Brisbane Conveyancing Solicitors
Helping you successfully buy and sell real estate
Buying and selling real estate can be a stressful process. Our Brisbane conveyancing lawyers take the time to ensure your transaction proceeds to settlement on time without fuss.
In the current real estate climate, we understand that the market moves fast. Our team are able to provide you with services without delay so that you can make an informed decision and act quickly.
Brisbane conveyancing lawyers that are ready to support you
Whether you are selling your Brisbane home, or purchasing a new property, the conveyancing process can be overwhelming. In most instances, your home is the biggest investment you will ever make. We are one of Brisbane’s leading conveyancing law firms. Our experienced property team will help you protect your interests and ensure your transaction is handled in the most efficient and cost-effective way.
We can assist with the purchase or sale of:
- Houses, townhouses, and units
- Investment properties
- Vacant land
- Off-the-plan properties
Attwood Marshall Lawyers offers FREE pre-signing advice on Queensland contracts so that you can obtain a thorough understanding of the contract before you sign the dotted line and know exactly what you are committing to.
We are also able to help you:
- negotiate the terms of a contract
- draft special conditions you wish to include in the contract
- undertake thorough property searches
- determine your eligibility for, and apply for, stamp duty concessions and exemptions
- apply for the First Homeowner’s Grant (FHOG)
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Conveyancing is where the ownership of the property, or land, is transferred from one person (or entity) to another person (or entity).
When you are buying property, you do not want to be faced with any nasty surprises. By having a property lawyer review the contract, you can have peace of mind in knowing that you have a thorough understanding of your legal obligations when entering the contract, what the terms and conditions are, as well as any special conditions the other party may have included.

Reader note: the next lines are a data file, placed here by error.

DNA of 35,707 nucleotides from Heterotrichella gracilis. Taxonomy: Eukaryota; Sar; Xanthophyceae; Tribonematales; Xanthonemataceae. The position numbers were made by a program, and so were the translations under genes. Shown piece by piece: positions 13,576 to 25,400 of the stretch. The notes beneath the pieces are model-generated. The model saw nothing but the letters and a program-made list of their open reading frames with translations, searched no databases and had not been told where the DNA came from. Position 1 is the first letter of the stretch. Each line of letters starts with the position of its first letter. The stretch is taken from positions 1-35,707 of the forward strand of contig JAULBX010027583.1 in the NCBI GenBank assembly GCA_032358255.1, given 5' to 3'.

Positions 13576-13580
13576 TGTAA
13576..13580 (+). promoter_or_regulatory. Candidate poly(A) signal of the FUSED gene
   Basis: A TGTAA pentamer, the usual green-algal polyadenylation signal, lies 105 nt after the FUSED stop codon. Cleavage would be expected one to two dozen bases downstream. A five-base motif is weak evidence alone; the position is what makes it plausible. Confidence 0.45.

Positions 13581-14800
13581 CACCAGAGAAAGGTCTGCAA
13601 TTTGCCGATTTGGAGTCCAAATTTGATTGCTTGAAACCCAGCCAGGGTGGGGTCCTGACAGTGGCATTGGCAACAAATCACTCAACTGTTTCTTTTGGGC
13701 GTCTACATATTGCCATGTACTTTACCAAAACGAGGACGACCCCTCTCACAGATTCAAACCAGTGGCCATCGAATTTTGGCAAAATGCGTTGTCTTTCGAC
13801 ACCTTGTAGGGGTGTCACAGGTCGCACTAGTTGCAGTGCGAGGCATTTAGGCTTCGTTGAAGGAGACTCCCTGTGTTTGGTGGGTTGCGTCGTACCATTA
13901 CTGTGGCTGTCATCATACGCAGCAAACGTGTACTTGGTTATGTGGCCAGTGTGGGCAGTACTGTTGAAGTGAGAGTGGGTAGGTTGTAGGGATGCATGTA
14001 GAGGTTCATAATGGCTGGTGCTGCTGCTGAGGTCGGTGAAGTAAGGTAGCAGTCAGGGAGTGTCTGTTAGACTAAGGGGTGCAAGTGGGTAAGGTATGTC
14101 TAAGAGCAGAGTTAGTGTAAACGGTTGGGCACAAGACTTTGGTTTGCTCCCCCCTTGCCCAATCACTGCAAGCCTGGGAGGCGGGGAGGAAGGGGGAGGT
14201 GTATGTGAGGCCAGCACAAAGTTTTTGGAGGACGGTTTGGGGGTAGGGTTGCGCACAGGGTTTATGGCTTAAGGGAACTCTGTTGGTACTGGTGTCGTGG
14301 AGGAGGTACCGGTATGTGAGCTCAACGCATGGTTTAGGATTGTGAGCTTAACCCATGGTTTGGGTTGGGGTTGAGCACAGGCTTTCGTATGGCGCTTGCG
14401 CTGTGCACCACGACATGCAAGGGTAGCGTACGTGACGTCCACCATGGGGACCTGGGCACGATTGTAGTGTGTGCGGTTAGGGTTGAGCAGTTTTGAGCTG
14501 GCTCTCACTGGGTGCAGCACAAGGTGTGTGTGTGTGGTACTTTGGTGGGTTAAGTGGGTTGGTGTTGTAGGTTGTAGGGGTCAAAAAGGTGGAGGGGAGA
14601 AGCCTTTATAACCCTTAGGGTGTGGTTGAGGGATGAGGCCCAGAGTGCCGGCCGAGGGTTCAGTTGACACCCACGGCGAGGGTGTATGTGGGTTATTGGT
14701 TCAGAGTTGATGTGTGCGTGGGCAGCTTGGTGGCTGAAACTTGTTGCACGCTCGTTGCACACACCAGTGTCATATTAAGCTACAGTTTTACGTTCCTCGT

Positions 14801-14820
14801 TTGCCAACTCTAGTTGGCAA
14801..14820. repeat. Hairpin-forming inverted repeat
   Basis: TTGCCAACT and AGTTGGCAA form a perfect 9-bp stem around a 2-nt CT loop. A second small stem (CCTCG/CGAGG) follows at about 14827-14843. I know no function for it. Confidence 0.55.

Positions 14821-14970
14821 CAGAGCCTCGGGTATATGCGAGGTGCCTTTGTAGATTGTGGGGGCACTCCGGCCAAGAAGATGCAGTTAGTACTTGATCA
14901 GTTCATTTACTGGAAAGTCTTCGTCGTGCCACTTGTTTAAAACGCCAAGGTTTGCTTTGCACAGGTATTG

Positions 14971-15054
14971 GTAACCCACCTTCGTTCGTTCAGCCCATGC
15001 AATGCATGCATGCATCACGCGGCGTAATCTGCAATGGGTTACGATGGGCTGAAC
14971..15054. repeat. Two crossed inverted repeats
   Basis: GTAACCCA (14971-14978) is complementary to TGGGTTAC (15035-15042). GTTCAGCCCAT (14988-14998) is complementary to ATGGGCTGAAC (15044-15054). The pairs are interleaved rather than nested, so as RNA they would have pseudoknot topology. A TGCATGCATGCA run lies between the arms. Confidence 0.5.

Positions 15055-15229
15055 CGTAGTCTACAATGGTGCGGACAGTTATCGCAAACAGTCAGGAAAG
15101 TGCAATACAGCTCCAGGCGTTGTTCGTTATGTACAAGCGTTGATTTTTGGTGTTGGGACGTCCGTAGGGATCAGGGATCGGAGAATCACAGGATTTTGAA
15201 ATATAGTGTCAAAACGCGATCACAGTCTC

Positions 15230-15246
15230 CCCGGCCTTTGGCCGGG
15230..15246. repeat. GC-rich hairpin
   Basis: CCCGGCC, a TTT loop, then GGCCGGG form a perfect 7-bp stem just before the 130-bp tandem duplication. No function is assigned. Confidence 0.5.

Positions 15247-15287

A standard Contract of Sale provides you with a 5-day cooling off period. The cooling off period starts on the date you (or your lawyer) receives the signed contract. During this time, you have the right to terminate the contract if you change your mind, or for any other reason. However, it is important to understand that if you choose to terminate the contract during the cooling off period, the seller can impose a financial penalty of 0.25% of the purchase price, which will be deducted from your deposit.
There is no cooling off period if you buy a property at an auction.
Yes! It is always recommended that you include this clause in a standard QLD Contract of Sale and obtain a reputable pest and building inspection report. This condition needs to be completed correctly within the contract, otherwise your contract will not be subject to this term and if you are not happy with the report you receive, you will not be able to terminate the contract on this basis.
Our property lawyers always confirm that the terms and conditions within the contract have been drafted correctly before you sign, to ensure your best interests are protected.
If you require a Contract of Sale to be subject to finance approval, you will also need to complete the section relating to this term contained in the standard QLD Contract of Sale.
It is important that you ensure the finance section of the Reference Schedule is completed in full. If you fail to complete this section correctly, then the contract may not be subject to finance.
The amount of deposit that needs to be paid to secure a property must be agreed upon by both the buyer and seller. In most cases, a deposit of 5-10% of the property’s purchase price is what is expected to be paid.